Deciding when to leave

From reading around the post-ac blogosphere, it seems like a lot of other bloggers left after finishing their PhDs, when it became evident that academia had no viable job options for them, or after getting through a decent portion of the dissertation and then deciding they’d had enough. Since I’ve left at a somewhat earlier stage (post-exam, pre-proposal and dissertation), I thought I’d share how I decided to quit when I did, and maybe offer some advice for others who may be early on in their program and starting to question whether academia is right for them.

As I wrote in my last post, after months and months of exam hell, I figured out that I wasn’t just burned out from the exam stress, but that I was growing to hate the work I was doing. This realization forced me, for the first time, to take a long, hard look at the job market numbers. During my time in grad school, whenever I thought about the job market, it conjured feelings of indescribable terror, so I would naturally put it out of my mind right away – “I’ll cross that bridge when I come to it! The job market will get better! That’s what everyone says! No point worrying about something that’s x number of years down the road!” And I would continue on my merry way.

Not a way to plan your career.

But, thanks to my sad sack state during exams, I finally pulled my head out of the sand and looked at what was looming in my academic future. And the specter of adjuncting/VAPing/postdoc-ing in various parts of the country (or world!) for years, coupled with my newfound distaste for the work, was enough to send me running in the other direction.

Get me outta hereee!

I reached this point when I had about a month left till the exams. I knew that I was probably not in the best state to make the decision to leave once and for all at that point, so I told myself I would finish the exams and then figure out what to do – I was already signed up to teach a summer class that started right after the exams, so I had a good way to pad my bank account a bit more before voluntarily becoming unemployed.

While I was teaching, I really struggled with deciding when would be the best time to quit. I kind of knew deep down that I was ready to leave right away, but part of me kept freaking out about never being able to find a job and about how totally insane it would be to walk away from a paycheck (however small) and health insurance. I thought it would be more sensible to keep going for another year, and to use that time to do some networking and figure out what I wanted to do next. And maybe it would have been more sensible to have gone that route, but, as I wrote in my last post, grad school had been horrible for my mental health, and the prospect of pretending to my future dissertation committee and everyone else that I was as gung-ho about proceeding in my academic career as the rest of them finally seemed too awful for words. I didn’t think I would have the energy to make my dissertation idea marketable while knowing the whole time that I wouldn’t be finishing it. I was also scheduled to teach a new lit course in the fall, and having to do the prep for that on top of faking a dissertation sounded so time-consuming that I wasn’t sure I’d be able to do much networking or job searching anyway. So a week or so before my summer class wrapped up, I went to the DGS and asked for a leave of absence.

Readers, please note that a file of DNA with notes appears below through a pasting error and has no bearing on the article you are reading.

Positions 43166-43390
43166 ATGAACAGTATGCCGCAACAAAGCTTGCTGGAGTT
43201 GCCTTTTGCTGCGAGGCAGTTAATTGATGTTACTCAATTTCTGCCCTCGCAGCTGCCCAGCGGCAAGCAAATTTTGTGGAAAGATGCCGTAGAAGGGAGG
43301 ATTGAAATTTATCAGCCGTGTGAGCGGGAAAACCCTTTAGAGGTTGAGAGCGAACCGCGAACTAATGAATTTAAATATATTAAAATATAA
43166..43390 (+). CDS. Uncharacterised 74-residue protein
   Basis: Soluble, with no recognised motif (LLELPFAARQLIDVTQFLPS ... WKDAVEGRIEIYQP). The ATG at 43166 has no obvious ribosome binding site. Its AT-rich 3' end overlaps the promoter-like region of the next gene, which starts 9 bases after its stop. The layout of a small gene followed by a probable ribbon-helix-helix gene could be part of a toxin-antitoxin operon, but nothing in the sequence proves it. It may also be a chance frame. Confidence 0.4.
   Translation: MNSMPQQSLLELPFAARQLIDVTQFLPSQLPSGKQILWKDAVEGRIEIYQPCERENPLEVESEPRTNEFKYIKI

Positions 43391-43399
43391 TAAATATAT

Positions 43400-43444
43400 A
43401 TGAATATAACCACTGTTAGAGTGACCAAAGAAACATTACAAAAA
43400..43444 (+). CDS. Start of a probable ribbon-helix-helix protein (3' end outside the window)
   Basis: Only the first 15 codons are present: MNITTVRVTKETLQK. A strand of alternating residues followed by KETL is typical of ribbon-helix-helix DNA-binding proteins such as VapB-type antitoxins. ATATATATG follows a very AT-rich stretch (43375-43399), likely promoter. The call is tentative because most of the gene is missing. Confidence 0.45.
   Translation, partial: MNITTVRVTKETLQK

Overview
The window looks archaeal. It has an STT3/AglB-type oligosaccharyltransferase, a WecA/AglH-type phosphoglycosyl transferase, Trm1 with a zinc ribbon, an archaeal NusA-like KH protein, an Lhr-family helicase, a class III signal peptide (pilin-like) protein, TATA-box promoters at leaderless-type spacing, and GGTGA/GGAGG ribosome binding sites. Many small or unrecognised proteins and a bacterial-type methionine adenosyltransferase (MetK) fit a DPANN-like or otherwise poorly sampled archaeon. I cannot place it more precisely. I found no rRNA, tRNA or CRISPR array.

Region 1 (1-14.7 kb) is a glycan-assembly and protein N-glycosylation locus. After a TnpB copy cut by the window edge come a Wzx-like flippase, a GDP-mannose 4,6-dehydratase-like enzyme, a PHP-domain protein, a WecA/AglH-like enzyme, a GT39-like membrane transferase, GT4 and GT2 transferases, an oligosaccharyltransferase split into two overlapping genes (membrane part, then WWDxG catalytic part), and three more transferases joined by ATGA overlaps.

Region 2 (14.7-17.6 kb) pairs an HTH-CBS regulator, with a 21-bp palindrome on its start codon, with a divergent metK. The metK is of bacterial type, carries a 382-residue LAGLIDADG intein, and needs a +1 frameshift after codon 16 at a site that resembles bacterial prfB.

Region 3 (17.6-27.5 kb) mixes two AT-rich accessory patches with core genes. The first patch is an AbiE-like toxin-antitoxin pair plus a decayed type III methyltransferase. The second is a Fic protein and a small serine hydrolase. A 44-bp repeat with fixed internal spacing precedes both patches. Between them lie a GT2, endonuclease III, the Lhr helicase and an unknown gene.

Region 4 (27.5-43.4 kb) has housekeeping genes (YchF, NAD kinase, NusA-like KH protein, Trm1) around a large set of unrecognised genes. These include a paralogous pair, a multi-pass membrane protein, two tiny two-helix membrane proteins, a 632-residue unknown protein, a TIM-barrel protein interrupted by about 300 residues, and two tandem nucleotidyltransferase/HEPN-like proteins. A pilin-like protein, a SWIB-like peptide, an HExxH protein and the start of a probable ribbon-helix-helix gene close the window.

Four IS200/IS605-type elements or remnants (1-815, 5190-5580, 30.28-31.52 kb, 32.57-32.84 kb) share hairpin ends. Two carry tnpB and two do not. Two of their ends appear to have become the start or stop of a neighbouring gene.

Now I will go ahead and say that I have no intention of going back. When I was panicking about making what felt like a life-altering decision (and I guess it is), it seemed easier to go on leave than to leave outright. I knew the whole time that I was really leaving, but it felt less scary to have that back-up option just in case the real world was as horrible as everyone in academia seems to think it is. Since I’ve left, I no longer feel remotely conflicted about my decision. I have to inform the department of what I am doing one way or the other at a certain point, but if I find a full time job before then I will go ahead and let them know I am gone for good. Going on leave was useful in another way, because everyone I talked to was very understanding about why I might want to explore other options at this particular point. Since the possibility for coming back would still exist, no one tried to talk me out of leaving. The closest anyone came was suggesting that maybe I was just having exam burnout (no shit, sherlock!) – but that it was still reasonable to take time off to see if I would like other jobs better.

So, here is my advice from the experience, for whatever it is worth. If you’re toiling along in your grad program, feeling miserable but not sure what to do about it, and you haven’t even started your dissertation yet? At the very least, take the time to make some kind of exit plan. Think about other jobs you might like to have, and what you would need to do to get them. Since none of the non-academic jobs I could imagine myself doing require a Ph.D., I decided it didn’t make any sense to spend more years doing something that was making me unhappy when I could be getting experience in a different career that would actually have a chance of going somewhere. I know that some people want to finish the Ph.D. as a personal accomplishment. At one point I must have felt that way, but once I started looking at other job options and getting excited about all the fun things I could do with some free time, I realized that being Dr. AnotherPostAcademic no longer mattered to me.